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Table of Contents
Year : 2011  |  Volume : 27  |  Issue : 3  |  Page : 426-428

Acute epiglottic abscess in adults: Still a challenge!

1 Department of Anaesthesiology, A J Institute of Medical Sciences, Kuntikana, Mangalore, India
2 Department of Urology, A J Institute of Medical Sciences, Kuntikana, Mangalore, India

Date of Web Publication11-Aug-2011

Correspondence Address:
Thrivikrama Padur Tantry
Department of Anaesthesiology, A J Institute of Medical Sciences, Kuntikana, Mangalore - 575 004
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Source of Support: None, Conflict of Interest: None

DOI: 10.4103/0970-9185.83711

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How to cite this article:
Tantry TP, Hrishi AP, Koteshwar R, Shenoy SP, Adappa KK. Acute epiglottic abscess in adults: Still a challenge!. J Anaesthesiol Clin Pharmacol 2011;27:426-8

How to cite this URL:
Tantry TP, Hrishi AP, Koteshwar R, Shenoy SP, Adappa KK. Acute epiglottic abscess in adults: Still a challenge!. J Anaesthesiol Clin Pharmacol [serial online] 2011 [cited 2019 Aug 24];27:426-8. Available from:


Assistance of an Anesthesiologist for airway management in acute epiglottitis is often sought, although administration of anesthesia for epiglottic abscess drainage in an adult is rarely needed. The last two decades have witnessed an increase in the incidence of both acute epiglottitis and epiglottic abscesses, necessitating a more frequent role for an anesthesiologist in the management. [1] The difficult airway scenario associated with this condition and the risk of total occlusion of the larynx and pharynx are well known. The management of acute epiglottitis and associated airway compromise is clearly documented. [2] We report successful management of an acute epiglottic abscess, but with a minimally traumatic endotracheal intubation.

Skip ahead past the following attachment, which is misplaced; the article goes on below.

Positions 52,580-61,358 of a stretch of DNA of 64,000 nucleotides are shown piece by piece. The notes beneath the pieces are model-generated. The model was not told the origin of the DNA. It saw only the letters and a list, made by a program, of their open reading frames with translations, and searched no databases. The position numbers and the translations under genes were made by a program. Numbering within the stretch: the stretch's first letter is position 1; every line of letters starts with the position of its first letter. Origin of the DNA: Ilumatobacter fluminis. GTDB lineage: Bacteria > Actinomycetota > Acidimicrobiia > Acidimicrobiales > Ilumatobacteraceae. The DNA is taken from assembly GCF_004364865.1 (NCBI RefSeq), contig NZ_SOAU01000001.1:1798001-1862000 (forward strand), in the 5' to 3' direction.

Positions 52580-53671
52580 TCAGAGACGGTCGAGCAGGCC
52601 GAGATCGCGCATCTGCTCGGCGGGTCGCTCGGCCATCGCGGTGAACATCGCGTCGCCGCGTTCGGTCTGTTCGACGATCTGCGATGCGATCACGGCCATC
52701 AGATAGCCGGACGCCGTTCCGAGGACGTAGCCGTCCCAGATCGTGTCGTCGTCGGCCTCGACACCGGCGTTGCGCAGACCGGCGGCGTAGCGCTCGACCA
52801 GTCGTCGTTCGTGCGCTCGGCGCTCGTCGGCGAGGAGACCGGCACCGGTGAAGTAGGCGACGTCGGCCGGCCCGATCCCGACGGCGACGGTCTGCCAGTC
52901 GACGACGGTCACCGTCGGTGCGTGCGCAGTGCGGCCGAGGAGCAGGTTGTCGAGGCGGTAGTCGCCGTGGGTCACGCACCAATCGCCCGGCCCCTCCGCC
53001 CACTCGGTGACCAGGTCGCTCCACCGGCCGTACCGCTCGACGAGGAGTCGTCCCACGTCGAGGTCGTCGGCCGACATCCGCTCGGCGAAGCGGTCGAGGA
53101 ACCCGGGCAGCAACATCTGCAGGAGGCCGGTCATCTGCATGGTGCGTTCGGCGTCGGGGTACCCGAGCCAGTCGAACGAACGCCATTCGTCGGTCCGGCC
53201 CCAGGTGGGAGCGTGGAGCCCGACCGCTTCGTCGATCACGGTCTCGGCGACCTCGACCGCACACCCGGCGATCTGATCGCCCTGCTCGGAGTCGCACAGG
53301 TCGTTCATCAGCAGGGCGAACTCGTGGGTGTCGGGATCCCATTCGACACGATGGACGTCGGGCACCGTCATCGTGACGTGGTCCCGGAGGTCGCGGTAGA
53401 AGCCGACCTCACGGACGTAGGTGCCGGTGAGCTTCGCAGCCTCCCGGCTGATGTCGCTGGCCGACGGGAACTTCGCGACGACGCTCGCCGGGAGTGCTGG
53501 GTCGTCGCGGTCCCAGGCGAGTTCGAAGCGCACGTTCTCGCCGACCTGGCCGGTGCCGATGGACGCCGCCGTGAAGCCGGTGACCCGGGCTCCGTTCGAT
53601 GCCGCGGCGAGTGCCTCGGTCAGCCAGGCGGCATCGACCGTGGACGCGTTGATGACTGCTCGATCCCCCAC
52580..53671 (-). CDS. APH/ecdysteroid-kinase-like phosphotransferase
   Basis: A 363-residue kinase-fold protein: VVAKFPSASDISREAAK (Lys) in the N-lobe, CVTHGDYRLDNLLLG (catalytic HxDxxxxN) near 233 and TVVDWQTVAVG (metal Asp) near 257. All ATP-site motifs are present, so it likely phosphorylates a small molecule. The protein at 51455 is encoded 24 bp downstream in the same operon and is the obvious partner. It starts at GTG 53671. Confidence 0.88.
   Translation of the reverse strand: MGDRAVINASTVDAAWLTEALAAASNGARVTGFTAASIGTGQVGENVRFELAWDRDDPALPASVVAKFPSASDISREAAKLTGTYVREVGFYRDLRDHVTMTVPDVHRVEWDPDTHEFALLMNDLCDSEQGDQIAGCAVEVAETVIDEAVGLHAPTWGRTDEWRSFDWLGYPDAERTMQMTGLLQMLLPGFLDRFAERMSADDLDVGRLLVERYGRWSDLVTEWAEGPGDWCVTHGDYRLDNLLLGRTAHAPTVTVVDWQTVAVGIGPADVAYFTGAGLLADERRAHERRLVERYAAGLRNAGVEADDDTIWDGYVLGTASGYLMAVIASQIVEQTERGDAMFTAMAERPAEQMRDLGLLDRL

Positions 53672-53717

A 40-year-old man with a 5-day history of 'painful throat' and dysphagia diagnosed to have acute epiglottitis with abscess was posted for drainage under anesthesia. The patient was febrile (101.9°F) with a respiratory rate of 24/min, pulse of 92/min, and BP 100/50 mmHg. In the upright position, the patient had an audible mild stridor and oxygen saturation was 98% on room air. Auscultation of lung fields revealed normal breath sounds. Epiglottic abscess was diagnosed by indirect laryngoscopy and a lateral radiograph of the neck which showed the thumb sign [Figure 1]. Blood count revealed leucocytosis (16,000 cells/mm 3 ) with neutrophilia (72%).
Figure 1: Preoperative lateral view neck radiograph showing thumb sign